Video: Boeing delays first Dreamliner flight

updated 11/4/2008 9:24:01 PM ET 2008-11-05T02:24:01

Boeing Co. said Tuesday the first test flight of its long-delayed 787 jetliner has been postponed until next year due to an eight-week strike by union workers.

The Chicago-based airplane maker had scheduled the inaugural flight of the next-generation passenger jet — delayed four times already — for the fourth quarter of this year.

But Boeing spokesman Jim Proulx said the strike, which started Sept. 6 and forced the company to temporarily shut its commercial aircraft business, had pushed back the test flight to an unspecified time next year.

"Given the duration of the ... work stoppage, first flight of the 787 will not be accomplished in the fourth quarter 2008," he said. "The time frame for first flight has not been established and will be based on the strike recovery assessment."

The postponement was the latest of several delays of the hot-selling 787, which is expected to provide high fuel efficiency because of its construction from lightweight carbon composite parts.

Even before the strike, the highly anticipated airplane had been hampered by lengthy delays caused by production glitches partly due to a reliance on overseas suppliers. The company has lost credibility, and billions of dollars in expected additional costs and penalties, with the delays leaving the 787 more than a year behind the original schedule.

Boeing, which also produces 737, 747, 767 and 777 jetliners, postponed 787 test flights in September and October of 2007 and January and April of this year.

The strike ended Saturday after the Machinists union, representing 27,000 workers in Washington state, Oregon and Kansas, ratified a four-year contract with the company. Workers began returning to Boeing's commercial aircraft plants Sunday night.

The standoff cost Boeing an estimated $100 million per day in deferred revenue. Last month, Boeing said its third-quarter profit sank 38 percent to $695 million, or 96 cents per share, because of the strike and supplier problems. The strike cut earnings by about 35 cents per share, the supplier problems by 25 cents.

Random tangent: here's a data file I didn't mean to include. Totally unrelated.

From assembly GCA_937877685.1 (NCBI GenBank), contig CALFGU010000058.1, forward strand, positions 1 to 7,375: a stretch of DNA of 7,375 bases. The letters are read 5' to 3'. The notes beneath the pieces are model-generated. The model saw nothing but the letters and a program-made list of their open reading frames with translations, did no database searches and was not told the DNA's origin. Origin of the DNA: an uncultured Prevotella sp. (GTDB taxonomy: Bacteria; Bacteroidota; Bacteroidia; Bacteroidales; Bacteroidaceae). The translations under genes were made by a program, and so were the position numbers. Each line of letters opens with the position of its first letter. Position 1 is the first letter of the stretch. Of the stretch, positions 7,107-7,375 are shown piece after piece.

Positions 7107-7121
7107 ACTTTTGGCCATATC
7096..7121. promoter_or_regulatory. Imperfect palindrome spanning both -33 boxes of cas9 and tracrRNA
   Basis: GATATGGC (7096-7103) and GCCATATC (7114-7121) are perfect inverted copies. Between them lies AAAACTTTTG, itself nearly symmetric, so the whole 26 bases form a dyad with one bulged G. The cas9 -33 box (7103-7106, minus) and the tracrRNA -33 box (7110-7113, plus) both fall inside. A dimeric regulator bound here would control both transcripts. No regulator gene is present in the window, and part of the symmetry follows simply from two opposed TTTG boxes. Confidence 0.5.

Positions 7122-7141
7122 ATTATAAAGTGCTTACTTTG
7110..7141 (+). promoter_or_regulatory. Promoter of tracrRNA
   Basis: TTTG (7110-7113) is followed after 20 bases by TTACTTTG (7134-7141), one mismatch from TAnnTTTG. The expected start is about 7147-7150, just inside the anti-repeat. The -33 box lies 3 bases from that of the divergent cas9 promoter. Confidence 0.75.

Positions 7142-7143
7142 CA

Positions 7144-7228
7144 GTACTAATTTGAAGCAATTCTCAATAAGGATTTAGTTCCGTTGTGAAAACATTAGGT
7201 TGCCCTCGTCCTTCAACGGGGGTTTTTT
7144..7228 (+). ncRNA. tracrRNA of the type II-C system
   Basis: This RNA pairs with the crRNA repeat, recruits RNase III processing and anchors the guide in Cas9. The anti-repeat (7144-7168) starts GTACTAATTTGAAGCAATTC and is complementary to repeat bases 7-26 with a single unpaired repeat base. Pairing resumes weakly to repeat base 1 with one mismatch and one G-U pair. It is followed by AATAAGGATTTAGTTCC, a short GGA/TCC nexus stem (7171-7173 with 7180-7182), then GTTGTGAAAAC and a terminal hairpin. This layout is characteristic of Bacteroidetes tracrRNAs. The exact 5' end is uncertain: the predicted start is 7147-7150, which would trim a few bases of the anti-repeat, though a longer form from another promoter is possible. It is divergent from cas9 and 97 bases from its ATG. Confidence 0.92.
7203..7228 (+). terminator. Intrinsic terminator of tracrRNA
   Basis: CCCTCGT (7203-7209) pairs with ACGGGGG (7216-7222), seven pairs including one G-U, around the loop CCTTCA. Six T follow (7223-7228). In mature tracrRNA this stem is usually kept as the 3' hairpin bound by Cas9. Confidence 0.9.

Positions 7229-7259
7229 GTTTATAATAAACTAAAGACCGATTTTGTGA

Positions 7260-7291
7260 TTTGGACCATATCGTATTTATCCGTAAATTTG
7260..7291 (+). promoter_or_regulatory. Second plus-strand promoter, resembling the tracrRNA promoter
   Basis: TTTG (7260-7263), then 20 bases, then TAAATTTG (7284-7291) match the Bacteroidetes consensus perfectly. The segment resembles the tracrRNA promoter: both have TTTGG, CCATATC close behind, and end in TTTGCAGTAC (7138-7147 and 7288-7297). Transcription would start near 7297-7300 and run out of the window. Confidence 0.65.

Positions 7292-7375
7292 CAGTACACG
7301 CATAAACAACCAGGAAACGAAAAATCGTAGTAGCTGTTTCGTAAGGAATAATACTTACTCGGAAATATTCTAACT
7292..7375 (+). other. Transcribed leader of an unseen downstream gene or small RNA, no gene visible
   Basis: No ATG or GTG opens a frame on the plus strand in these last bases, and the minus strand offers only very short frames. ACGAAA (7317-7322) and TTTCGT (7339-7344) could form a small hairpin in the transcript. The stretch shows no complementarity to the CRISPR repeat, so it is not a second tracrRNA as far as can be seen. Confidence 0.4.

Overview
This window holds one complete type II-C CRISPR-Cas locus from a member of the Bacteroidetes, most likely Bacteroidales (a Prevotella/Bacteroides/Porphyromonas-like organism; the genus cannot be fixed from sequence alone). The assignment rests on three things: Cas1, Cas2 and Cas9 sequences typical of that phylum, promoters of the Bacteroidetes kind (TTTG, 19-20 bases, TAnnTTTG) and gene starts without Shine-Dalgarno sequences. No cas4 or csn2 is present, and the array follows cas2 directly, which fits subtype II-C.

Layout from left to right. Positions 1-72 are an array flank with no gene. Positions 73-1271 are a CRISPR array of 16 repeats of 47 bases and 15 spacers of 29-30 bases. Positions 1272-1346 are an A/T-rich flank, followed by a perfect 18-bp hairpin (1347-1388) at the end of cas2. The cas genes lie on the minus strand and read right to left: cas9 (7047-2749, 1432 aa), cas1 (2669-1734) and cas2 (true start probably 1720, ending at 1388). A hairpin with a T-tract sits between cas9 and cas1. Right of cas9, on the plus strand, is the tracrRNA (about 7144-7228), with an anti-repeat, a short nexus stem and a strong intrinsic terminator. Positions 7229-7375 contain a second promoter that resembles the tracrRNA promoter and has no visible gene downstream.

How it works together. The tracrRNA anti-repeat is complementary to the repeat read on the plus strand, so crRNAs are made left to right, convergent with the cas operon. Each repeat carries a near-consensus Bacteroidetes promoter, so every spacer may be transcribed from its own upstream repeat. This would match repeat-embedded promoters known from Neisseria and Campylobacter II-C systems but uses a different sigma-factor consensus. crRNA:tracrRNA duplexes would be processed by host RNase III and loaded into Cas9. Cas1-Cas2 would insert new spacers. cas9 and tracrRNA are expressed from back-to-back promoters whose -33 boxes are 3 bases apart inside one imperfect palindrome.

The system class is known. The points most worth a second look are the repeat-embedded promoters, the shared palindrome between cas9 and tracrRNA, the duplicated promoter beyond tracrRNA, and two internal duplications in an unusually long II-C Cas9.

Boeing officials have said the company is conducting an assessment to determine the strike's effect on its production schedule. Proulx said a revised 787 schedule will be announced when the assessment is complete.

Scott Hamilton, an aviation consultant and managing director of Leeham Cos. in Sammamish, Wash., said he believes the test flight may not happen until the second quarter.

The mounting delays, he said, are "the cumulative effect of issues they find in putting these airplanes together, as well as the strike impact."

Boeing, the world's second-largest commercial airplane maker after Europe's Airbus, has roughly 900 orders for the 787. The first airline scheduled to receive one of the planes, All Nippon Airways Co., has said it expects to get its first one next August. One airline has substituted its order for a 787 with a 767.

The 787 is Boeing's first newly designed jet since airlines started flying the 777 in 1995, and it will be the world's first large commercial airplane made mostly of the carbon-fiber composites, which are more durable than aluminum.

Last month, Boeing said demand for new, fuel-efficient planes remained strong and exceeded supply.

Also Tuesday, Boeing said it discovered some fasteners that had been "incorrectly installed and do not conform to specifications" on 787 airplanes at one of its commercial aircraft plants near Seattle.

Proulx, the Boeing spokesman, declined to indicate whether the fastener problem contributed to the 787 test flight delay.

The fasteners that were incorrectly installed, he said, were not isolated to any particular part of the plane and represent less than 3 percent of the fasteners installed to date. He declined to provide further details about the fasteners, which hold pieces of the plane together like bolts.

The 3 percent of the incorrectly installed fasteners on the 787 represent "a heck of a lot" of the bolt-like pieces, Leeham's Hamilton said.

But he said the delays were unlikely to result in cancellations because "there is really no alternative," with the competing Airbus A350 not ready before 2013 and an order backlog that stretches to 2017 or 2018.

The delays, nonetheless, have come at a price for Boeing.

"Boeing lost their credibility on the 787 program a long time ago," Hamilton added. "What this does is it raises additional questions about what's next."

Shares of Boeing rose 77 cents, or 1.5 percent, to $53.62 on Tuesday. Since the strike ended, Boeing shares have edged up 80 cents, or 1.5 percent.

Copyright 2008 The Associated Press. All rights reserved. This material may not be published, broadcast, rewritten or redistributed.


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